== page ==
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Supporting Parents to Facilitate Communication and Joint Attention in Their Young Children With Autism Spectrum Disorders: Two Pilot Studies

Prelock, Patricia A.; Calhoun, James; Morris, Hope; Platt, Gretchen

doi: 10.1097/TLD.0b013e318227bd3f
Original Articles

THIS ARTICLE describes 2 pilot studies partnering early interventionists and families in targeting social communication and joint attention abilities for young children with autism spectrum disorders. Both parent-intervention trainings involved opportunities for interventionists to partner with families. One pilot utilized More than Words (MTW; Sussman, 1999), a parent-training program designed to facilitate communication and vocabulary development. Outcomes of the MTW study were measured as changes in children's vocabulary development and social communication skills and parents' perceptions of changes in their responsiveness to their child. The second pilot-trained interventionists to collaborate with parents in selecting 1 of 2 approaches to teach joint attention: a discrete trial plus pivotal response training based in behaviorist theory or developmental-mediated learning, based in social–interactionist theory. This collaboration involved interviewing families about their current interaction styles, the structure of their day, and their typical routines to help determine if a more behavioral or naturalistic approach was best matched to the family's preferences. It also involved the collaborative selection of motivating toys and activities to be used during intervention. Outcomes of the Joint Attention Training (JAT) study were measured primarily as impressions on the part of interventionists about the process of negotiating and implementing intervention approaches with parents. Findings for the MTW pilot-confirmed previous research identifying positive change for children in their social interaction and vocabulary development when their parents are engaged and trained as language interventionists. Interventionists' impressions after JAT also were positive for collaborating with families to select intervention approaches that best fit their needs and priorities.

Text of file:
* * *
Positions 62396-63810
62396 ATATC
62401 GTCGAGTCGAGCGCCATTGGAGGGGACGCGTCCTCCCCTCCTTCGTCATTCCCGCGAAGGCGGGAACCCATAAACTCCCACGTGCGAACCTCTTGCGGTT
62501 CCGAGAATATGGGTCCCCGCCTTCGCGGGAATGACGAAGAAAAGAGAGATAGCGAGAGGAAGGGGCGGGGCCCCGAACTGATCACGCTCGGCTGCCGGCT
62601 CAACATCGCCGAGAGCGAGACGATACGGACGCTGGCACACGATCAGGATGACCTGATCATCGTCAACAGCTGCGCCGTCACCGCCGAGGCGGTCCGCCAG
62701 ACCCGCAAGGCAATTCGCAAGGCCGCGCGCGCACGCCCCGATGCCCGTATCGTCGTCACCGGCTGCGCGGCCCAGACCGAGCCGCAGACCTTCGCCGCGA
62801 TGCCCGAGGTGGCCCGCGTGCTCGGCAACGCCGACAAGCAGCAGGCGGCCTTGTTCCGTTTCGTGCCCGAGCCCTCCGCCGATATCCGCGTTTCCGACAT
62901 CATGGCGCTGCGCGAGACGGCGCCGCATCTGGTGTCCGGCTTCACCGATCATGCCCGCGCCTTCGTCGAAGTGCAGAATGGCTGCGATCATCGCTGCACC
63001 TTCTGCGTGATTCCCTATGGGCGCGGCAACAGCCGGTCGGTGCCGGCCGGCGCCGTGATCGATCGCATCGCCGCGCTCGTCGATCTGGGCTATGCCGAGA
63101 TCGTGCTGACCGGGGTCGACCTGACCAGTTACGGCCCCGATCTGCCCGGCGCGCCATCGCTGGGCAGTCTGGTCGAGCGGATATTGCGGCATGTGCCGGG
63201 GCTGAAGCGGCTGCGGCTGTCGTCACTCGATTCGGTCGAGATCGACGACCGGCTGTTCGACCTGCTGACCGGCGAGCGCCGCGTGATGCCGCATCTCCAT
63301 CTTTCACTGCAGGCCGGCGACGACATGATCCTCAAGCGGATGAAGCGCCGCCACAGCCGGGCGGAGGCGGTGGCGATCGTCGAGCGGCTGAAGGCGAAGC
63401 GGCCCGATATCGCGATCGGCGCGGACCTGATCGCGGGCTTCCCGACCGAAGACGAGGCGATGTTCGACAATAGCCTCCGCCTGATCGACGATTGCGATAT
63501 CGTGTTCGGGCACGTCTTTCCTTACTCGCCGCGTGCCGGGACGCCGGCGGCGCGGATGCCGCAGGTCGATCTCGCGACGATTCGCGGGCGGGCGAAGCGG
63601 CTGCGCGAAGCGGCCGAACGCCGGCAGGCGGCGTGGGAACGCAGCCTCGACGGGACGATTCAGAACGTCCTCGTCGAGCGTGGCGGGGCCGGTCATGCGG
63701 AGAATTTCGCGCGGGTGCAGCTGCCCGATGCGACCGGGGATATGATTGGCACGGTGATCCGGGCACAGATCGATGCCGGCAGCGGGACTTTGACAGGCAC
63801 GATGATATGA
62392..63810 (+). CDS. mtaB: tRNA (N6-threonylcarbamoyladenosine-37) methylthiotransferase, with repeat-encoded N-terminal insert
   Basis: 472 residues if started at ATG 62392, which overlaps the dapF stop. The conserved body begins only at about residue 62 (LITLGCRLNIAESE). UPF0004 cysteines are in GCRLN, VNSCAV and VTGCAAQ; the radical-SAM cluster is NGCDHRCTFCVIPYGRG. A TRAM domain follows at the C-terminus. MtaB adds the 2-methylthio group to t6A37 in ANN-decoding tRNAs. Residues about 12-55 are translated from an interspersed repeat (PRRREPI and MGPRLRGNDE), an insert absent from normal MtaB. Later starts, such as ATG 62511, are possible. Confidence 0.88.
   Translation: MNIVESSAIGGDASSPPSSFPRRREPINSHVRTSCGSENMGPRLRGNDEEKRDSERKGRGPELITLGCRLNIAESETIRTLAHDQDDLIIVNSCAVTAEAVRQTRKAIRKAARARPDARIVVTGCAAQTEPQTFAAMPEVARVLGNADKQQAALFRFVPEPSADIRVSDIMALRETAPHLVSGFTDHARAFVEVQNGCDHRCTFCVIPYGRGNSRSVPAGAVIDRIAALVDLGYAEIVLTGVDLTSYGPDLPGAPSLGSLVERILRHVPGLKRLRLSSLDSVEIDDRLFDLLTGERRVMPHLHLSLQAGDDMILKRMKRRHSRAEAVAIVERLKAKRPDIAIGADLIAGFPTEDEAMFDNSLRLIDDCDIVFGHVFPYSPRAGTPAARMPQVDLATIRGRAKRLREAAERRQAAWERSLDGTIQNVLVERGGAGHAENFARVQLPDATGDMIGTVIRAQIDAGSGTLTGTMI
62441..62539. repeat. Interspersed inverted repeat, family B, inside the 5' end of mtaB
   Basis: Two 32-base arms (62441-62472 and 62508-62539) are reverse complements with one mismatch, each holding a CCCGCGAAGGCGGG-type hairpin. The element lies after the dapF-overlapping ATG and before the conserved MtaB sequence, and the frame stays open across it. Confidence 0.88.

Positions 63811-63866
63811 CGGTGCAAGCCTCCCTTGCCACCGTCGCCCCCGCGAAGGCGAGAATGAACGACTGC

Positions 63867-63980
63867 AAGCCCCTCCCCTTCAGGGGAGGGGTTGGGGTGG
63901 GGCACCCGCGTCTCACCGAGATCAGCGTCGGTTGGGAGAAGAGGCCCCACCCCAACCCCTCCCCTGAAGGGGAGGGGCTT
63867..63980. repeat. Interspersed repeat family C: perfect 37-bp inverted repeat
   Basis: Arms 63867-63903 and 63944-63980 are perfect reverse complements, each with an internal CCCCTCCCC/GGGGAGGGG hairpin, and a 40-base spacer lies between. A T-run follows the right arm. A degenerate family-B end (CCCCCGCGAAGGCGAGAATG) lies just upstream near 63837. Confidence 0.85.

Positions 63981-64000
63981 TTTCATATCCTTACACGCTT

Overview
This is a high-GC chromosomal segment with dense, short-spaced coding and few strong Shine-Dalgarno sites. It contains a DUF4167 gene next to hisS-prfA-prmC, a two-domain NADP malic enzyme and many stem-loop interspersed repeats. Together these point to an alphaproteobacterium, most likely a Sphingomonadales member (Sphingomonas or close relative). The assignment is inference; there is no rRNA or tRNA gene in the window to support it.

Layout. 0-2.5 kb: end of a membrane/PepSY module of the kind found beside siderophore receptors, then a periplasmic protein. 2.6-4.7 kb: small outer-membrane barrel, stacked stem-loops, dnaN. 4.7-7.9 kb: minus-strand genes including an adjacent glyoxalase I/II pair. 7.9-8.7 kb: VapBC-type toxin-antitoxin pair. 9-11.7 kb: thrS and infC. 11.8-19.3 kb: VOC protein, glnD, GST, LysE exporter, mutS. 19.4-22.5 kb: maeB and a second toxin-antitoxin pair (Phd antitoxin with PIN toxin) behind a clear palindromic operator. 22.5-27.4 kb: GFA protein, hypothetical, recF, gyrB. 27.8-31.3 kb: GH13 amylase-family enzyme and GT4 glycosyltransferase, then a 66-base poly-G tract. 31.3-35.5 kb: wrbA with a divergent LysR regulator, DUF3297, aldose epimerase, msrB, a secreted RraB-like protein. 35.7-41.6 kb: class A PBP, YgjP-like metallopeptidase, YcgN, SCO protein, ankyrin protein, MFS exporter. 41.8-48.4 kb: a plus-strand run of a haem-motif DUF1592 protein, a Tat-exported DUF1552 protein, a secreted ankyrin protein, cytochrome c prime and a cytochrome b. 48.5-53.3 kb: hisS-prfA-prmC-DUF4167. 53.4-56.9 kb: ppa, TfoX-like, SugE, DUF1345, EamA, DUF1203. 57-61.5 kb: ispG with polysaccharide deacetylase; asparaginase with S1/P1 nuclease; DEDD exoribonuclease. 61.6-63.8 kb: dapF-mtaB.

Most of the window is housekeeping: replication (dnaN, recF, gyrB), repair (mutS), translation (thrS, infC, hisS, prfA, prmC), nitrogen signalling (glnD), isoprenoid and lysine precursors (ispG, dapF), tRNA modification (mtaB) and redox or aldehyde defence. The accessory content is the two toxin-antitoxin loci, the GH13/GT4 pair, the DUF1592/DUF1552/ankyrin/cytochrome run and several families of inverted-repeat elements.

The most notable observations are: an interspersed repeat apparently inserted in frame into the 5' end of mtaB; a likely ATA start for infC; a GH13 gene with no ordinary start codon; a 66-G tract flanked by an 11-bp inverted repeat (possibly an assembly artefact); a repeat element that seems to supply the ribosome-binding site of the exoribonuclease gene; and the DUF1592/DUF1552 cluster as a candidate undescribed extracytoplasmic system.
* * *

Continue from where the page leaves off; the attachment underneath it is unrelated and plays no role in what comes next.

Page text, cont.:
College of Nursing and Health Sciences (Dr Prelock); Departments of Psychology (Dr Calhoun), Communication Sciences and Disorders (Ms Morris and Dr Prelock), and Special Education/Autism (Ms Platt), University of Vermont, Burlington.

Corresponding Author: Patricia A. Prelock, College of Nursing & Health Sciences, University of Vermont, 105 Rowell, 106 Carrigan Dr, Burlington, VT 05405 (e-mail:

The authors have disclosed that they have no significant relationships with, or financial interest in, any commercial companies pertaining to this article.

© 2011 Lippincott Williams & Wilkins